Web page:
Interior Designer and budding ceramicist, Tracey Artiss, had been thinking of leaving her thriving business in Santa Barbara for some time. In 2015, when her daughter left for Sarah Lawrence College, it seemed like the perfect time to pull up stakes and head to the Pacific Northwest. “I kept thinking I’d want the Seattle hip city life,” recalls Artiss, “but when I came to Bainbridge Island, I knew this was it.”

By chance, a property she had seen and rejected during an earlier visit was still for sale when she returned. Even then, she was not convinced. “I thought, ‘It’s sweet, but feels too Seattlesque.’” The more she learned about the historical working harbor, however, the more she knew she had to buy the hillside property above it. “The very thing I didn’t want – the fact it overlooks the uniquely urban view of the Washington State Ferry Dock - is the very thing I love the most,” she says. “It’s a huge part of our community that keeps the island thriving and rich with character.”

As a newcomer to Bainbridge Island, finding the right team with which to collaborate on the architecture and landscape design of her new home all seemed to fall randomly into place. Upon seeing a neighboring house – also black – but with a different architectural style, she asked her realtor which architect had designed that home. She replied Devin Johnson of Johnson Squared, whom she highly recommended, having worked with him before herself.

Johnson and Artiss walked the site together, discussing the desire to have the house sit prominently on the hillside and be oriented toward Eagle Harbor and the ferry repair yard. “I live on the island,” says Johnson, “and know how interesting it is to see the ferries come in and out every day.” Johnson and Artiss collaborated closely to create an architectural style that embodied her vision of a traditional yet sleek contemporary farmhouse.

As an interior designer and artist, Artiss was accustomed to sharing her vision with clients, using HOUZZ, Pinterest, and Remodelista – which she also did with Johnson. In turn, he shared a former traditional farmhouse he transformed into a contemporary one. “The two homes are very different,” he says, “but there are some architectural elements that they share.”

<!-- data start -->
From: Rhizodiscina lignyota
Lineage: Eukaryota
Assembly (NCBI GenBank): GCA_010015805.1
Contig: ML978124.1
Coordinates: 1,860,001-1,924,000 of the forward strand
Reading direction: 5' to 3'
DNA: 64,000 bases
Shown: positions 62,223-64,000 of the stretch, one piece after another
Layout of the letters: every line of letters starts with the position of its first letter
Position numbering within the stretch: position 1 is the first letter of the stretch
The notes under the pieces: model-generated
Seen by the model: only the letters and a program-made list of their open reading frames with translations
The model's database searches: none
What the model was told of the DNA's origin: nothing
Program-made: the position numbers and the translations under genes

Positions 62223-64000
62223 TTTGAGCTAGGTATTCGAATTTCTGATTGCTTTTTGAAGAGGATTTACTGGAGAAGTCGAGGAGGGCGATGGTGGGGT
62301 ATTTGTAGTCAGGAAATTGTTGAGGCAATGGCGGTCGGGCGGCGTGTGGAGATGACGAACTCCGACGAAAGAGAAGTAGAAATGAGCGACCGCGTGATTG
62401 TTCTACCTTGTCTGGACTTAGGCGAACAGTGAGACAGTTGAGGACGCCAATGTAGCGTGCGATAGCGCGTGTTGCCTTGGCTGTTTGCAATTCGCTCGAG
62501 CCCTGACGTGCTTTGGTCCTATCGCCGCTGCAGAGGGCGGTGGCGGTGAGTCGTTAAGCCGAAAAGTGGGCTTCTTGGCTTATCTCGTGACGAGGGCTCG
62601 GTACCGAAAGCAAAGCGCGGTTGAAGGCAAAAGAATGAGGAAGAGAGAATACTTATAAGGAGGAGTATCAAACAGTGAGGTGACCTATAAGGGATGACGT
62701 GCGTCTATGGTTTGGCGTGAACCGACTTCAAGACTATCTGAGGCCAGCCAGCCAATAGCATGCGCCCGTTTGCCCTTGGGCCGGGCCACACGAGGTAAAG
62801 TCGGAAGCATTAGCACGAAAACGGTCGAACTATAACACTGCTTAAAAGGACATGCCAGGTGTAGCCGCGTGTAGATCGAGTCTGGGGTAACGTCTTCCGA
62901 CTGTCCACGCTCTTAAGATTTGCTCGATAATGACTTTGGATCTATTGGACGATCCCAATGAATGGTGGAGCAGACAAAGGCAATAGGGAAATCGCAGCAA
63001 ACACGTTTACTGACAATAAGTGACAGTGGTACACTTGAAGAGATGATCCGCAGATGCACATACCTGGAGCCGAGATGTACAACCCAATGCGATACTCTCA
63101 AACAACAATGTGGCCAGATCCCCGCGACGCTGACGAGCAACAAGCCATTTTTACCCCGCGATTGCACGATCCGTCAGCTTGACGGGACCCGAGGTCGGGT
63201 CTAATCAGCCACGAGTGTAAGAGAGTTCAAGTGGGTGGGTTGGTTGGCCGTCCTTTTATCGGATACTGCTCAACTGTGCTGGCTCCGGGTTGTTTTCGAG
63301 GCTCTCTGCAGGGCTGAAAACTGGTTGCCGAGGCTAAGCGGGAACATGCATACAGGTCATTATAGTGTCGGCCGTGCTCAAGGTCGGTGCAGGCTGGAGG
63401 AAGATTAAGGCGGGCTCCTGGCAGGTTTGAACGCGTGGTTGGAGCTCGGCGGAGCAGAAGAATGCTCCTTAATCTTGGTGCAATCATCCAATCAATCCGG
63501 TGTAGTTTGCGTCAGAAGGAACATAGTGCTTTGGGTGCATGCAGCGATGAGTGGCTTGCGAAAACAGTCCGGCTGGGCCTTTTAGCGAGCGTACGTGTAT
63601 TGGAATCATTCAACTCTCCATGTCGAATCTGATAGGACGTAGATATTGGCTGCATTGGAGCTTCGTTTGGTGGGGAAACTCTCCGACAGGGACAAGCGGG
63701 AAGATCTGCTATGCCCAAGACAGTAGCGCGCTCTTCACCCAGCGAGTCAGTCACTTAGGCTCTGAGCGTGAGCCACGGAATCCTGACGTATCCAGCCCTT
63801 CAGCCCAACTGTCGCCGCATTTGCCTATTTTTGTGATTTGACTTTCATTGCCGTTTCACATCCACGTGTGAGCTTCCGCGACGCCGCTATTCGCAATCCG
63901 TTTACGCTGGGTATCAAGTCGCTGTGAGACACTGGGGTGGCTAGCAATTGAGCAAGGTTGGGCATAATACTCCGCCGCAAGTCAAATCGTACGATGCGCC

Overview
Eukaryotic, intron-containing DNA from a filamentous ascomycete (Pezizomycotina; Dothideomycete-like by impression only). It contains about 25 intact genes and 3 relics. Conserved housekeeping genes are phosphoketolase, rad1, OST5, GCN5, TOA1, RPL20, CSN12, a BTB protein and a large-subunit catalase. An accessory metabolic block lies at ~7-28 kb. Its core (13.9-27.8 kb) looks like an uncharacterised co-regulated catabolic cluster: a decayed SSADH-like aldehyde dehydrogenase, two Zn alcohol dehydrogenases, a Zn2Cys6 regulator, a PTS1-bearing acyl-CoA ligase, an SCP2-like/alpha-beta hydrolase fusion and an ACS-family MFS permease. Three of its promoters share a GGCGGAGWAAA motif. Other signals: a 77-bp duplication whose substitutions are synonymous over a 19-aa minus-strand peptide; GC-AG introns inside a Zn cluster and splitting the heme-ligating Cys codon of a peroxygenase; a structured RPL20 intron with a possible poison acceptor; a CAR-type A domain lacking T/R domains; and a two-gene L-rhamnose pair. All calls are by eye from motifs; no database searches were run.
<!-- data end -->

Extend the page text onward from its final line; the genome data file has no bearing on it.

She recalls standing on the grounds while her home was being framed, and literally catching her breath as the angles of the home revealed themselves to her.“The mastery to Devin’s work was amazing,” she says. “He is one of the finest architects I’ve worked with. From the geometry, the 15' ceilings, the cross gabled roofs, and the open stairwell that takes you up to another wing on the house. I can only imagine how badly massacred the architecture would have been if a lot of unnecessary beams had been added.”

“Tracey was involved in every step of the way,” adds Johnson. “She was thoughtful and decisive, had lots of great feedback while being open to ideas as well. We worked the detailing out together, to keep everything cohesive.” Everyone on the team, from contractor Jim Hobbs of Hobbs Home Building, fine cabinetmaker, Scott Magraw of Magraw Zecha to landscape designer Tish Treherne of Bliss Garden Design found working with Artiss and Johnson creatively invigorating. The team was working collaboratively not only with Tracey’s vision, but also with Bainbridge Island’s history.

“The dark exterior complements the rural landscape,” says Artiss. Painted metal clad Loewen windows tie to the elegant Portella steel and glass front door, featuring thin rails and styles and the dark Hardie Artisan® lap siding. “The darkness,” continues Johnson, “makes it less prominent and helps the façade to blend better with the environment, rather than glow like a beacon above the harbor.”

Johnson says Tracey’s attention to detail was at the heart of each step along the way. “She was integral throughout the whole process: construction, cabinet stain color, flooring and paint colors - making everything flow seamlessly together.”

Tish Treherne of Bliss Garden Design was brought in as the team was making plans but before they had broken ground. “I needed her input,” says Artiss. “As I told her what I liked, she knew instantly that it was about texture with a very green palette even in winter.”

“I would never have had an opportunity like this if it weren’t for Tracey’s vision,” says Treherne. “She went for it - a gutsy, elevated work of art. She was right to limit the plant color palette because the house’s palette is also limited.”

The vision board Artiss first shared with Treherne included images of natural meadows, looking untouched around a structure. “Natural meadows are difficult to achieve,” says Treherne. “Using masses of ornamental grasses, we created a meadow feel that blends the garden to the surrounding landscape. By adding structural elements to these soft plantings, we drew the architecture into the landscape.”

Year three of the now 6' tall maiden grasses creates a barrier between the more rustic pasture and lawn, preventing weeds from seeding into the lawn. Several tree varieties were considered for the inner courtyard. Parrotia persica ‘Vanessa’ became the obvious choice when three identical specimen trees suddenly became available at a local nursery after a special order was cancelled. “What’s so great,” says Artiss, “is that the trees look good even without their foliage because their bark resembles sculptures in winter.”

Artiss’s dream - to build a home that would combine her love of minimalism and the desire for a cozy environment during the rainy, grey months – was beautifully realized, thanks to her ability not “to drive the bus,” says Johnson, but rather to entreat others to join her working from the same page.



Hobbs Home Building

Johnson Squared

Tracey Artiss

Bliss Garden Design

APPLIANCES: Sub-Zero, Wolf, Miele, Marvel; Plumbing Fixtures: Brizo, Newport Brass, Kohler, Toto